Why Your 18 Year-Old Needs Powers of Attorney for Finances and Healthcare

Published by Olivia M. Pietrantoni, Eileen M. Kelley on

As parents, you may not realize that once your child turns 18 years-old, federal and state law restrict your ability to access your child’s healthcare records and to make healthcare and financial decisions on your child’s behalf. This becomes problematic if your adult child were ever to become incapacitated, and unable to make those decisions for him or herself.  This issue can be avoided if your child executes financial and healthcare powers of attorney. 

Generally speaking, a power of attorney is a document that allows you, as principal, to appoint an agent or agents to act on your behalf in connection with matters identified in the document in the event you become incapacitated. These documents relate to financial and healthcare matters.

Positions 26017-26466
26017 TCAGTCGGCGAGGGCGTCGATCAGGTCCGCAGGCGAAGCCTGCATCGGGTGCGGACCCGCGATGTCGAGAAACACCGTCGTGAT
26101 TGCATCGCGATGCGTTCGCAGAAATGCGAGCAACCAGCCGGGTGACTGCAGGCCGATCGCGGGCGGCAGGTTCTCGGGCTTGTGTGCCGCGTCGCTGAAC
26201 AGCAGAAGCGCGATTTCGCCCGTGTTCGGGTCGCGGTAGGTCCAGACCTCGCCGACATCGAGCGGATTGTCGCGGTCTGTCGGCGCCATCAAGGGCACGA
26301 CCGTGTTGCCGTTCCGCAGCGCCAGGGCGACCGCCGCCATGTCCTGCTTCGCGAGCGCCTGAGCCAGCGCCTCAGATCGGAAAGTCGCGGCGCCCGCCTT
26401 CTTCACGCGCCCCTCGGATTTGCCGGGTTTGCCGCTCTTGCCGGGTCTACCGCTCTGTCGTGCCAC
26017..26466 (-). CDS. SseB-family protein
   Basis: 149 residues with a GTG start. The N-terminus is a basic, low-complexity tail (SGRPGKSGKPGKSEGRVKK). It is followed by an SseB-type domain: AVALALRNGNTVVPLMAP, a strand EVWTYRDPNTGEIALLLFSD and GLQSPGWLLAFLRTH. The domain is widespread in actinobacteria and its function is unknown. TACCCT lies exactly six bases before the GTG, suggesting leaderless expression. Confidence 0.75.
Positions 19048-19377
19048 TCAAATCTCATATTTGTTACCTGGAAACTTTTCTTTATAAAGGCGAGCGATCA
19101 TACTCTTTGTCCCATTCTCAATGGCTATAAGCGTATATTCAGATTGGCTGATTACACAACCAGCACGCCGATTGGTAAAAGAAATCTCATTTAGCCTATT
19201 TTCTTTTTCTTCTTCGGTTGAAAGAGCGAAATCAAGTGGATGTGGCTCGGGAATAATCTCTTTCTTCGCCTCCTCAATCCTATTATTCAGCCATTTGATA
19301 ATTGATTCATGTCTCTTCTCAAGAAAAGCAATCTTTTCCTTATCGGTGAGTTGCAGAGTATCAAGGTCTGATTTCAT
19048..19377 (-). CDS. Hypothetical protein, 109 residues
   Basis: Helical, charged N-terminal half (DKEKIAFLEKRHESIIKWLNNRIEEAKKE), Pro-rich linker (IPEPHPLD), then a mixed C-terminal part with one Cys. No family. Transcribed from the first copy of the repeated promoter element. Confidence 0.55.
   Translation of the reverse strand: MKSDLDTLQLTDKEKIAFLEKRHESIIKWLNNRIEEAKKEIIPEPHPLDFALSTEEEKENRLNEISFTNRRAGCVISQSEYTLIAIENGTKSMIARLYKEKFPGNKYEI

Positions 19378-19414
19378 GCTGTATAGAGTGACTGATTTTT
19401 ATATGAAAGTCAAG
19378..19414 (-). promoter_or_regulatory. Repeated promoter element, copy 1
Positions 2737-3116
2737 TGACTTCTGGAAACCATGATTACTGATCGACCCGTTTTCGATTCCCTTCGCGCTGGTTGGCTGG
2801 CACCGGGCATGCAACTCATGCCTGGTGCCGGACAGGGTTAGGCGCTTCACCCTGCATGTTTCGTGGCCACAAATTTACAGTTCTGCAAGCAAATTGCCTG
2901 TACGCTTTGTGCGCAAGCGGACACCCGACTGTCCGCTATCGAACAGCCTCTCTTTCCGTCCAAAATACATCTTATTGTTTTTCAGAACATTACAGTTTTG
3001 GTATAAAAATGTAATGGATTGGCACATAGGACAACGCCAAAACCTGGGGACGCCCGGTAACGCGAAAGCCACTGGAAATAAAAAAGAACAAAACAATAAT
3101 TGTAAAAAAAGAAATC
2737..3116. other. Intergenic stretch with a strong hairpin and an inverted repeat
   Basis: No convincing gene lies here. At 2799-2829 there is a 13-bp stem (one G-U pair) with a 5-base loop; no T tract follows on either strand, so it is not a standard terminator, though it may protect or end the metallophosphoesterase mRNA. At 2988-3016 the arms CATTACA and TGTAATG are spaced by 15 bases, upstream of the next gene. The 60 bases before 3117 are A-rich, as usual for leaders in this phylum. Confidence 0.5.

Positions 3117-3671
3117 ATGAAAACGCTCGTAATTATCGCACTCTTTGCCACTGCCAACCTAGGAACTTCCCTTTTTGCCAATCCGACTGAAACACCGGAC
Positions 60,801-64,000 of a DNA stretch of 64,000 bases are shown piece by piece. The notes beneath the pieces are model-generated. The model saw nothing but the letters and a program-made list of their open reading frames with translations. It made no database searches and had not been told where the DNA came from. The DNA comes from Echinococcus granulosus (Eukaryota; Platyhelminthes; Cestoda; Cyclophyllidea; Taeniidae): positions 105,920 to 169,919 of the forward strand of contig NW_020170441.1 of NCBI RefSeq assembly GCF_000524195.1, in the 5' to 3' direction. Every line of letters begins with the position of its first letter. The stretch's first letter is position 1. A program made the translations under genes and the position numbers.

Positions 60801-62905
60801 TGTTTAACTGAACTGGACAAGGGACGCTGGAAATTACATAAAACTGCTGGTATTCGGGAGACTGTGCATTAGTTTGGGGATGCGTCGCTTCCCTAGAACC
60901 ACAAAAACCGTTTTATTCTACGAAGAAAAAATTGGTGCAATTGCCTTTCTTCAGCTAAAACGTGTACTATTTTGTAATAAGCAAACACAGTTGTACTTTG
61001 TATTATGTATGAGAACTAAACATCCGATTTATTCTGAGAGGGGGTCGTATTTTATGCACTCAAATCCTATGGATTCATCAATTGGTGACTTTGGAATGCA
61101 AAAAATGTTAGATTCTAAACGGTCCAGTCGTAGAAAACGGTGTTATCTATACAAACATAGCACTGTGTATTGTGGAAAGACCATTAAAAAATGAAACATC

One of the greatest benefits of a power of attorney is that it allows the agent to act quickly in an emergency.  If your adult child becomes incapacitated and does not have a power of attorney naming you as the agent, then a guardianship may be necessary. In a guardianship proceeding, the court appoints a guardian to make the healthcare and financial decisions on behalf of the incapacitated individual. Guardianship proceedings take time and can be expensive. Having your college student sign a power of attorney for healthcare and finances is a simple way to prepare for an emergency.

Filed Under: Appellate Practice

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